- Get Smart(er). Take a non-credit course online in physics, coding or astronomy, or something that seems above your intellectual pay grade. Try learning a new language as you drive to work or take an in-person art or crafts course at your local community center. Stretch your brain. Become a continuous learner. As a bonus, you are also positively stimulating your emotional IQ.
- Intercept the emo spiral: putting an emotion under the microscope (before you act on it or succumb to it) gives you a chance to pause and to feel it. You are also contextualizing the emotion to better understand how exactly it came about. Is this a reaction to a thought you had? If so, use your unemotional thinking skills to reframe the thought. Getting together with a compassionate friend to discuss the emotions, stress, and troubling thoughts that send us into unnecessary spirals can help. Forming a regular support group with friends can also provide a place to safely talk about feelings, says the National Mental Health Association.
- Pen to paper: writing can have a profound effect on your psychological and mental health. Pick a topic and write from the gut about your emotional experience, no holds barred. And no worries about grammar, structure, and spelling. See what rereading it the next day and the day after that brings up. It may reveal you to yourself in a whole new way. See how the tone changes over the days and weeks.
- Laugh, cry, smile, and be awed: seek out some uplifting films to inspire you to make your own life a journey instead of a daily trek. Check your streaming service for ideas or get advice from your local librarian. Invite a friend who needs a push in a better direction to join you for movie night.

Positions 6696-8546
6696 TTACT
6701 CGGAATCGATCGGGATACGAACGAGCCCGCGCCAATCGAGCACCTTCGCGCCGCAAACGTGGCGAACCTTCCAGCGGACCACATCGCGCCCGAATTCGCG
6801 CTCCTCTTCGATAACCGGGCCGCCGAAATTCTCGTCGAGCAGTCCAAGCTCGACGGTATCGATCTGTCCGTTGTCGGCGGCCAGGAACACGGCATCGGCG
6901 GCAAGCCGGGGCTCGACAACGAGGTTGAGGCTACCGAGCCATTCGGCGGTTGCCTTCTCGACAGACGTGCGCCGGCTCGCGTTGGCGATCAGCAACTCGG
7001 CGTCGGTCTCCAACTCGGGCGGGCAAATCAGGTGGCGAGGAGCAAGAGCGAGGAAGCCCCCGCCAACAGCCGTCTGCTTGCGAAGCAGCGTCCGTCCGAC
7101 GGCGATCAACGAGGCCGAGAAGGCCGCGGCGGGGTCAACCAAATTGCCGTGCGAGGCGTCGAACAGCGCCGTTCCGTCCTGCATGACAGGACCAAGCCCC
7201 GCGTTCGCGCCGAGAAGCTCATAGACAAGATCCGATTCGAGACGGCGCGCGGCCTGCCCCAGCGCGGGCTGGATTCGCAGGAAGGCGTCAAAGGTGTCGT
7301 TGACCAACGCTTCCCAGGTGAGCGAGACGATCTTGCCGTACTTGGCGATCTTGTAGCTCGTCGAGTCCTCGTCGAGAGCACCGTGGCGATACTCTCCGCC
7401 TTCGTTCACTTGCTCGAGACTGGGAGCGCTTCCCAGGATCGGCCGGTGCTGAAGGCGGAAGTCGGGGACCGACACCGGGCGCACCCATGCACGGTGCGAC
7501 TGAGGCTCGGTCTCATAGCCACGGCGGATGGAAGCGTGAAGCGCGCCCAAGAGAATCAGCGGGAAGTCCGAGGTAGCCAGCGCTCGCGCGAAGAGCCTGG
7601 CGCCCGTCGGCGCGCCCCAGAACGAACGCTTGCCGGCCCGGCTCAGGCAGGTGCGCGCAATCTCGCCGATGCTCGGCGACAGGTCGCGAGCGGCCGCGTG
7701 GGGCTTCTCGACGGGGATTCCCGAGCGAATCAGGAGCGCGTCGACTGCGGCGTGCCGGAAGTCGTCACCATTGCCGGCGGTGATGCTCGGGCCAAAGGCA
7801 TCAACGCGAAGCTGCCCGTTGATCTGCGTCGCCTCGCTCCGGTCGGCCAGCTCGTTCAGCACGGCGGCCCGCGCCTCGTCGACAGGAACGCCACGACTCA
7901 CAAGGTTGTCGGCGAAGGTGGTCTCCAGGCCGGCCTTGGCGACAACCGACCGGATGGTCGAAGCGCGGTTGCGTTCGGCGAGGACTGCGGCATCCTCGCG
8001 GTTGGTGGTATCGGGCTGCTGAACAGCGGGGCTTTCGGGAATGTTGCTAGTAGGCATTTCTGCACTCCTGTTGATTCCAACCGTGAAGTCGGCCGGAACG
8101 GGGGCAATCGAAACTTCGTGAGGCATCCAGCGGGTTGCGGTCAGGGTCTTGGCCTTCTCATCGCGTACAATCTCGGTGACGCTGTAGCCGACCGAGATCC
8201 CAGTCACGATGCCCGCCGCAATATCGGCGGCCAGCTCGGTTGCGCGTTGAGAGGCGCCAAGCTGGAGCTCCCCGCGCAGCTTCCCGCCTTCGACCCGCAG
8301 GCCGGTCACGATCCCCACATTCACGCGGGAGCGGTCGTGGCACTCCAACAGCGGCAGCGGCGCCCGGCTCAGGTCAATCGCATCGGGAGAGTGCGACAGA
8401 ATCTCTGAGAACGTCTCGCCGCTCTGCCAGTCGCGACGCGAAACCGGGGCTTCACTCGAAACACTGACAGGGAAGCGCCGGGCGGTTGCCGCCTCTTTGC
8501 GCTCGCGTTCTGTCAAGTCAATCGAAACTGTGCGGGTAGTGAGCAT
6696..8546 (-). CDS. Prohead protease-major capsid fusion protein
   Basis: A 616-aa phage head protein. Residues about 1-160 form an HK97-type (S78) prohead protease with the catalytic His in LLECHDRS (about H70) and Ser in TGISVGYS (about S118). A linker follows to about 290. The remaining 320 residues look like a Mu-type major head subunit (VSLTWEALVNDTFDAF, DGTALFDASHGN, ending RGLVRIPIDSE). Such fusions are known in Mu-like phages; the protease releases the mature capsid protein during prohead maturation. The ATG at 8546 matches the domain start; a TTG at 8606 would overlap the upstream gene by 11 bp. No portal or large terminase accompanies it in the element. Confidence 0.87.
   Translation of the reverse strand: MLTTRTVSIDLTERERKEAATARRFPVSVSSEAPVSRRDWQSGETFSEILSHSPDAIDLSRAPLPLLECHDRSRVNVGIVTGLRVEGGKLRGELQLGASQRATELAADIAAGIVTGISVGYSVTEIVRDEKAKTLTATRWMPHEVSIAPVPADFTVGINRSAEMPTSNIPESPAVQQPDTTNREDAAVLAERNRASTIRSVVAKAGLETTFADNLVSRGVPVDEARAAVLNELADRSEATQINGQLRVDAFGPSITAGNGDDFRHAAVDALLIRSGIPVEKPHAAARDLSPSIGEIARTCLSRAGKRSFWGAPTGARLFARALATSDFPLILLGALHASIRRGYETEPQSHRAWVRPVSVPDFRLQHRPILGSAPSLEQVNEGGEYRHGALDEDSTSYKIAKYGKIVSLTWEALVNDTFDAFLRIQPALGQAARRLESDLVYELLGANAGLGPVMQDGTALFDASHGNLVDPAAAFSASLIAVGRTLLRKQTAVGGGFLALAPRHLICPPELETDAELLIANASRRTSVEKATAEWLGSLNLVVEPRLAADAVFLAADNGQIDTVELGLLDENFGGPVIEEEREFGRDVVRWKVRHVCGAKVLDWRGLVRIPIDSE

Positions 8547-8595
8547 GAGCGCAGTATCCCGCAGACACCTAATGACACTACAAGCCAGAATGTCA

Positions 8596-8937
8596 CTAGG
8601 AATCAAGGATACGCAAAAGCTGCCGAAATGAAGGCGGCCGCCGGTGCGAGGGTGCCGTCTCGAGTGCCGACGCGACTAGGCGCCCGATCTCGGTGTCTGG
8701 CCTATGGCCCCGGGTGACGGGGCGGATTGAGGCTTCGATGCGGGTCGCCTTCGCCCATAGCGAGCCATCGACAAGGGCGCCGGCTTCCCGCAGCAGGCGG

- Lights out: according to the National Sleep Foundation, sleep quantity and quality have an enormous impact on the feelings that lead to your behavior. Sleepers who get between 7-9 hours of sleep a night report less anxiety and depression. Proper sleep hygiene calls for a dark quiet room, preferably without your cell phone, and a few hours between your last meal and turning in. A little meditation to set the stage for falling off can’t hurt.
- Say Thanks! You can physically alter the makeup of your brain (and the resulting behavior) by practicing gratitude. Nothing formal is required; just keep a gratitude journal and write a couple of lines per day in appreciation of the life you have been given.
- Get Physical: According to the Journal of Clinical Psychiatry, working out improves mental health by reducing anxiety and depression, and improves self-esteem and cognitive function. Just walking qualifies, as does gentle yoga, jumping rope, or lifting cans of soup in the kitchen. No gym rat routines required.
Last but not least: For the trifecta of emotional cognitive AND behavioral health – consider the “F Factor”—Friends and Friendship! According to the Mayo Clinic, adults with strong social connections have a reduced risk of many significant health issues, including depression, high blood pressure, and obesity. Adults with meaningful relationships and social support are likely to live longer than their less social peers. Once a week, pick up the phone (texts and emails are too impersonal) and call an old friend, a neighbor, or an acquaintance you would like to have as a friend. Just to chat. You’ll both get a boost!